US senators introduce resolution praising Lithuania for strengthening relations with Taiwan

·4-min read

In recent days, lawmakers in Washington have taken new steps to signal their support for Taiwan, a rare show of unity in an otherwise extremely polarised Congress.

A bipartisan pair of senators on Friday introduced a resolution declaring support for the democratic island’s strengthening ties with Lithuania, the small Baltic nation that has brushed off Beijing’s anger and embraced Taipei as a like-minded government staring down a powerful, authoritarian China.

EU reiterates support for Lithuania in row with China over Taiwan

“This resolution sends a message that when our friends stand up to Chinese malign influence, the United States will support them,” said Senator James Risch of Idaho, the top Republican on the foreign affairs committee.

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“I applaud the Lithuanian government for refusing to allow its foreign policy to be dictated by outside powers, and I fully support all nations in strengthening relations with Taiwan,” he said.

Jeanne Shaheen, the New Hampshire Democrat who chairs the committee’s Europe subcommittee, said that “the United States stands in solidarity with Lithuania against China’s abuse” and posted the resolution on Twitter.

In July, Lithuania – which, like the US, does not have formal diplomatic relations with Taiwan – announced it would open Taipei’s de facto Lithuanian embassy under the name of the “Taiwanese Representative Office”. Such informal embassies usually use the name “Taipei” instead of “Taiwan”.

Beijing, which claims sovereignty over Taiwan, reacted furiously, recalling its ambassador to Lithuania and moving to stop Chinese freight trains from travelling to the country.

The resolution, if it passes, would be a nonbinding expression of senators’ sentiment on the issue.

“When our friends stand up to Chinese malign influence, the United States will support them,” US Senator James Risch, Republican of Idaho, said of the resolution he introduced about Lithuania. Photo: Getty Images via AFP
“When our friends stand up to Chinese malign influence, the United States will support them,” US Senator James Risch, Republican of Idaho, said of the resolution he introduced about Lithuania. Photo: Getty Images via AFP

It also came just after the introduction of separate bipartisan Congressional legislation, from Representative Ro Khanna, Democrat of California, and Senator Tom Cotton, Republican of Arkansas, to establish a new joint US-Taiwan infectious diseases monitoring centre.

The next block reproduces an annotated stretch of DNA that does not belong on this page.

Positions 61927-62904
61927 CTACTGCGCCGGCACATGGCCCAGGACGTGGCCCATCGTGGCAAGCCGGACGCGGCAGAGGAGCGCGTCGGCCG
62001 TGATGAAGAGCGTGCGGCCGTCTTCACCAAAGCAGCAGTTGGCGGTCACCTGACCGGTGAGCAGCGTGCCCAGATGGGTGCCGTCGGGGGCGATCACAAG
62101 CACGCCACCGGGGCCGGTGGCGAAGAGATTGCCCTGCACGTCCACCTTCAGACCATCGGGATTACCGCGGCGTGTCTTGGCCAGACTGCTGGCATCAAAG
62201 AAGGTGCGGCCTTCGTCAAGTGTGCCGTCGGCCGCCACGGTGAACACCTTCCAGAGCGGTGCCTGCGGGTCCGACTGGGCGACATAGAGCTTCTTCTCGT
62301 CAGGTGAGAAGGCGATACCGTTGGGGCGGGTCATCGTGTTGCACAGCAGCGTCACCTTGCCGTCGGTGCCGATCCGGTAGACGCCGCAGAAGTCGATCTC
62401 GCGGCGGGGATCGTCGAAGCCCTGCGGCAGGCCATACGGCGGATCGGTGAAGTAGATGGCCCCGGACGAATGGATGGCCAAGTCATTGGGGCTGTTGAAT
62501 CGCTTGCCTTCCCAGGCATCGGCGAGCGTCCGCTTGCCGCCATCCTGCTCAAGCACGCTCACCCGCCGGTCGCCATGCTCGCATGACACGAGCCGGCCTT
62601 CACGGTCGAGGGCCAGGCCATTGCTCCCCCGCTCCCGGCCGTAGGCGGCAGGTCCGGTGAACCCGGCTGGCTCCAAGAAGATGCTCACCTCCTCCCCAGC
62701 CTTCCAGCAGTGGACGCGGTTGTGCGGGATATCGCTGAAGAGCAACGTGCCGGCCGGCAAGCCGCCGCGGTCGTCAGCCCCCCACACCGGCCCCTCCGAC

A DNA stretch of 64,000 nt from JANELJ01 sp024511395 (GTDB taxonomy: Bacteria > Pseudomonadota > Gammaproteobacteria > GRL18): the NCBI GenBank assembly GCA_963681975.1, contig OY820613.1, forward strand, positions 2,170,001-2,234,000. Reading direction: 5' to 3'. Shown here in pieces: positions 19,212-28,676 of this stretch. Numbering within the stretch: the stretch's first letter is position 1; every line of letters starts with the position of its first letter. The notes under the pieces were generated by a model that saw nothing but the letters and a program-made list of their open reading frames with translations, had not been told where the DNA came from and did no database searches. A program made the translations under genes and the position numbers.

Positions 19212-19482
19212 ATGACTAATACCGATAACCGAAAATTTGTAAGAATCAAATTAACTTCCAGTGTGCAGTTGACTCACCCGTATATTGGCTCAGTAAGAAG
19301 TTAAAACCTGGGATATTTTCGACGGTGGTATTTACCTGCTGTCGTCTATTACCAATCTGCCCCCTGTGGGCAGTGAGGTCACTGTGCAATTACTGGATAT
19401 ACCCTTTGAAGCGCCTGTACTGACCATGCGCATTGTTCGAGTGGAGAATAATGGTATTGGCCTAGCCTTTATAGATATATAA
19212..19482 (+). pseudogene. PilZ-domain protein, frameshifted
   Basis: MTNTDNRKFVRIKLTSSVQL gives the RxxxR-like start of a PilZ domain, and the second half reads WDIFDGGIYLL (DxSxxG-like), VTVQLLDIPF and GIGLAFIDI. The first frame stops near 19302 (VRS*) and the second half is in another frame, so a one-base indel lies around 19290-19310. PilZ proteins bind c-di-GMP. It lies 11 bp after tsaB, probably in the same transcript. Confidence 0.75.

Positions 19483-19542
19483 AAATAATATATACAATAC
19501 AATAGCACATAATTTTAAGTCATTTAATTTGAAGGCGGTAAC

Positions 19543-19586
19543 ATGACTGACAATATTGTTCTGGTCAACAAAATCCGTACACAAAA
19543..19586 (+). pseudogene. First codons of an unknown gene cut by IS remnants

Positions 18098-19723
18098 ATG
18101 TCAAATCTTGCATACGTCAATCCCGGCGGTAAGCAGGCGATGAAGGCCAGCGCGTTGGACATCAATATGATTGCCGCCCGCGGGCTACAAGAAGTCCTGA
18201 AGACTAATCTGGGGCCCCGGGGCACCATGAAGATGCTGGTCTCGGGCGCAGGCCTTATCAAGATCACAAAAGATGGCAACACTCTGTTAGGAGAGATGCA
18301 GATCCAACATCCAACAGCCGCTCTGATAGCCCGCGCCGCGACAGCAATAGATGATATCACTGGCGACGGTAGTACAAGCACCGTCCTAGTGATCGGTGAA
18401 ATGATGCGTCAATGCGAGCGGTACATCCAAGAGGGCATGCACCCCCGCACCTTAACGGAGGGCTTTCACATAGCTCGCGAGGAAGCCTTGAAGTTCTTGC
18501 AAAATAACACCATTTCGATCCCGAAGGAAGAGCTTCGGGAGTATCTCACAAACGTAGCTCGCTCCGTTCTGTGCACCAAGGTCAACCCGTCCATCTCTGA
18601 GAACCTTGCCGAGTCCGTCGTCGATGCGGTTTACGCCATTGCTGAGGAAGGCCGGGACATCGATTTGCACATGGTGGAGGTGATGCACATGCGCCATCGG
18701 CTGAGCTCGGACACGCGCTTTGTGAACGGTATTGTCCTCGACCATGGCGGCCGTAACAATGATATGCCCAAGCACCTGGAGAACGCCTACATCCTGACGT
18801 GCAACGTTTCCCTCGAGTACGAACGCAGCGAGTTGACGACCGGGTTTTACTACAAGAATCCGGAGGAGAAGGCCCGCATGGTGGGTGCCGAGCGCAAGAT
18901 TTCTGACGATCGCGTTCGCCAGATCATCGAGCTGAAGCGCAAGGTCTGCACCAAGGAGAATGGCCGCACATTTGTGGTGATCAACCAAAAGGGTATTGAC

Khanna is considered one of the US House of Representatives’ most progressive members and Cotton is regarded as one of the Senate’s most conservative lawmakers – a further sign of Taiwan’s broad support on Capitol Hill.

Taiwan, which is blocked by China from formally participating in UN bodies, including the World Health Organization, has received broad praise for its efforts to keep the Covid-19 pandemic under control without the population-control measures available to authoritarian governments like China.

“Beijing’s efforts to exclude Taiwan from the global health community have had deadly consequences,” said Cotton. “Our bill will ensure the United States has the resources it needs to monitor health threats emerging in the Indo-Pacific and will allow Taiwan to share its knowledge with the world.”

Another bill introduced last week by a group of Republican senators – the Taiwan Deterrence Act – would let Congress to spend US$2 billion annually in military financing for Taiwan.

Beijing sends 16 fighter jets towards Taiwan

It would also update the existing law governing military sales to “better facilitate arms transfers to Taiwan,” according to a memo from Risch.

“This legislation would ensure that the United States continues to support Taiwan in its effort to counter Chinese aggression and coercion by bolstering our support of Taiwan’s defence capabilities,” said Senator Mitt Romney, the Utah Republican who is a co-sponsor.

The moves on Capitol Hill all come as Beijing increases its pressure on Taiwan and its 23 million citizens.

China’s military has flown hundreds of fighter jets near the island over the last year, and US President Joe Biden said late last month that the US would come to Taiwan’s defence if it was attacked by Beijing.

The White House later clarified that its official policy remains one of “strategic ambiguity” – meaning it will not say whether or how it would respond if China attacked Taiwan. Some lawmakers from both parties have also called for an end to strategic ambiguity.

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